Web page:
Busted: Bankers and The Global Economy

February 23, 2009

PM Brown: New Global Economy

pm-brown-berlusconi-romeBritish Prime Minister Gordon Brown has stressed the importance of April’s G20 ‘Economic Recovery Summit’ in London in the bid to strike a “global deal” that will “speed up the recovery of the world economy”. He and other European Union members are advocating a new global financial system, but have backed off somewhat due to the reluctance of U.S. support. His recent statement in Rome revealed that all nations need to inject resources into their own economies as well as agree on ways to reform international institutions.

Currently, he is recommending new policies that he calls ‘fairness principles’ against “old excesses” in the banking community, a standard of stewardship instead of speculation. In the meantime, Brown and other European Union members are advocating unity in opposing moves towards protectionist trade policies. They see the U.S. as a major opponent where such policies are concerned.

Back in the United States, international bank holding company, Citigroup continues its precipitous decline. The U.S. government is looking at boosting its’ controlling interest in the banking firm to boost confidence and maintain solvency from toxic debt, part of the speculation that PM Gordon Brown was referring to.  Britain is dealing with similar issues relating to the Royal Bank of Scotland. ~ E. Manning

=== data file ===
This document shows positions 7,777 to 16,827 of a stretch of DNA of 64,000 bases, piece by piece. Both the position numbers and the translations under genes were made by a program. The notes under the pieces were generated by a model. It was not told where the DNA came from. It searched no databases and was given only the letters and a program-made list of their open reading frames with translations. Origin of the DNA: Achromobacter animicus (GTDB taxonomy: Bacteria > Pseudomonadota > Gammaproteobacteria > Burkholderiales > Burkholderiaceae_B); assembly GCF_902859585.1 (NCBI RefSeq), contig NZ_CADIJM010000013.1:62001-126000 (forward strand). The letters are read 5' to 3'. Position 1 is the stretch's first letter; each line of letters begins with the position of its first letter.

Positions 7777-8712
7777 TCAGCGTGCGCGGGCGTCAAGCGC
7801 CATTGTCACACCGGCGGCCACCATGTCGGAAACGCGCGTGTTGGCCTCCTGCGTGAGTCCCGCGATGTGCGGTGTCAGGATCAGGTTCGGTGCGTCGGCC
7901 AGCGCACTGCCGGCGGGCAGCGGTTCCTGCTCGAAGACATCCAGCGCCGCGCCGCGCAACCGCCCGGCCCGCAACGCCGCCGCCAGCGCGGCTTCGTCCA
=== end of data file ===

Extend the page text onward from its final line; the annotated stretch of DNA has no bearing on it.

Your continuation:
June 28, 2008

Global Storm Predicted by EU Bankers

Global confidence in banking has been breached as far as some European investment bankers are concerned. British-based Barclays sees a perfect financial storm on the horizon and a complete loss of credibility by the U.S. Federal Reserve. Barclays Capital has advised clients to batten down the hatches for a worldwide financial storm, warning that the US Federal Reserve has allowed the inflation genie out of the bottle and let its credibility fall “below zero”.

This is a strong admission for any banking institution. Most have quietly struggled while fearfully or relunctantly forging ahead over the last six months or so. Now, Barclays is not holding back on any punches.“We’re in a nasty environment,” said Tim Bond, the bank’s chief equity strategist. “There is an inflation shock underway. This is going to be very negative for financial assets. We are going into tortoise mood and are retreating into our shell. Investors will do well if they can preserve their wealth.”

Wow. The Royal Bank of Scotland has (more…)

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